The Alabama Supreme recently reiterated its position of judicial estoppel in regards to listing assets in a bankruptcy filing. The debtor failed to list a medical malpractice cause of action (she lost both legs below the knee) in her Chapter 7 petition. After she received her discharge, she filed her malpractice action. The defendant found out about her bankruptcy filing and moved the court to estop or dismiss her malpractice action due to her failure to list it. In the mean time, the Chapter 7 trustee found out about the malpractice action and asked the court to allow him to take over the action, since it was an asset of the Chapter 7 estate. The court granted the motion to estop the debtor/plaintiff and granted the trustee’s motion to take over the suit. So the debtor discharged $28,000.00 in debt, but lost out on a potential million dollar judgment. The moral of this story debtors–list any and all assets no matter how trivial or unlikely they may be. See Supreme Court of Alabama, Oct. Term, 2014-2015, 1130342, Ex parte Jackson Hospital & Clinic, Inc., et al., Petition for Writ of Mandamus (In re: Joanne Anderson v. Jackson Hospital & Clinic, Inc., et al, Montgomery Circuit Court, CV-12-1044).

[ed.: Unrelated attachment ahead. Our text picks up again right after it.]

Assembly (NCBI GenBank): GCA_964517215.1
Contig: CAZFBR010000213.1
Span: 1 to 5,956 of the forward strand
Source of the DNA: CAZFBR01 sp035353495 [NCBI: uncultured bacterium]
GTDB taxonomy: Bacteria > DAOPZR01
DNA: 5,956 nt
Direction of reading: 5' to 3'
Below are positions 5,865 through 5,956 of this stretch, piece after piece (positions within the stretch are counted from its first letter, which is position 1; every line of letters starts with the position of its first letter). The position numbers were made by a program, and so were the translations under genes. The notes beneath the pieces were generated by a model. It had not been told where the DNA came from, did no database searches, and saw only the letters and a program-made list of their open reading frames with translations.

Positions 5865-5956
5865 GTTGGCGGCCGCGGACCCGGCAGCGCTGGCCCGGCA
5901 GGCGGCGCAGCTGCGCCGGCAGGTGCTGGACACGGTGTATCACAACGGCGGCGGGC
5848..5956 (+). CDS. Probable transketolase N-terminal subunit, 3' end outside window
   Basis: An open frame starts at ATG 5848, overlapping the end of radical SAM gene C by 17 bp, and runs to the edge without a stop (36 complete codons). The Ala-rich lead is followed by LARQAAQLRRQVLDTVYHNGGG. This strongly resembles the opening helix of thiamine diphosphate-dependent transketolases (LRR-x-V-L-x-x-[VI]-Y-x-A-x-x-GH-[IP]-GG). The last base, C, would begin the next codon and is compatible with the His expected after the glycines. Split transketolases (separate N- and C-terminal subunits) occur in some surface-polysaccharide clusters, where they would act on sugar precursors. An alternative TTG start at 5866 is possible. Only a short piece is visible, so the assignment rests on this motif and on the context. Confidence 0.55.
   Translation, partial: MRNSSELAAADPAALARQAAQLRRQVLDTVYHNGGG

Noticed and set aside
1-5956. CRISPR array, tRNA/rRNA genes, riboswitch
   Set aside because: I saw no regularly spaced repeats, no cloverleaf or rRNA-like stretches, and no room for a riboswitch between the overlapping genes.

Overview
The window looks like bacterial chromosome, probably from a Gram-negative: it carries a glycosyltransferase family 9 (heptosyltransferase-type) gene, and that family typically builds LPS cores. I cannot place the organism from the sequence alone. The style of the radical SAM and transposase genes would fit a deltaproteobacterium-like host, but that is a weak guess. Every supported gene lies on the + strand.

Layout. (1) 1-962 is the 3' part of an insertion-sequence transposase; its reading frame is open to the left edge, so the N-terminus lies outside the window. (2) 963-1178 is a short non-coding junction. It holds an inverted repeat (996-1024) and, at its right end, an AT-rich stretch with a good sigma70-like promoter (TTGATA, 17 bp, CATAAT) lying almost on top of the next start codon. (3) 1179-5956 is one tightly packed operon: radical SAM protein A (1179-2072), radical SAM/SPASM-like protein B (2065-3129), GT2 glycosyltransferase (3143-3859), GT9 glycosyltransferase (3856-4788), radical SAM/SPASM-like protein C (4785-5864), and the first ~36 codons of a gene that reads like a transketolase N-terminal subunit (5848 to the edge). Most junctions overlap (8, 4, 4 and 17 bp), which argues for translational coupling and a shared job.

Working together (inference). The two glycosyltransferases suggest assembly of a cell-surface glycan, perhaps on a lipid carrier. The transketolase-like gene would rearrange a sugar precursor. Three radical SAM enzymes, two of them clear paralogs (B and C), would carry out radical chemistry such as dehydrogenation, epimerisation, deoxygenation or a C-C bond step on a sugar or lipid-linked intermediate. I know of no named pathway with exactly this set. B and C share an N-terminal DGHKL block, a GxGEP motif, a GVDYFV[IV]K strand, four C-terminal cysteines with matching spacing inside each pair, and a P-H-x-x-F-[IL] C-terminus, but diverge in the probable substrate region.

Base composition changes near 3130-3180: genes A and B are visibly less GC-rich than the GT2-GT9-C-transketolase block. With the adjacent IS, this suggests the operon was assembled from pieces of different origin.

11th Circuit rules that filing proof of claim for a stale debt in Chapter 13 violates Fair Debt Collection Practices Act. This means creditors that try to collect a debt no longer collectable under state law (statute of limitations has run for instance) are subject to suit under the FDCPA. See Crawford v. LVNV Funding, LLC, et al. (In re Crawford), Case No. 13-12389, Opinion (11th Cir. Jul. 10, 2014) (“Crawford”).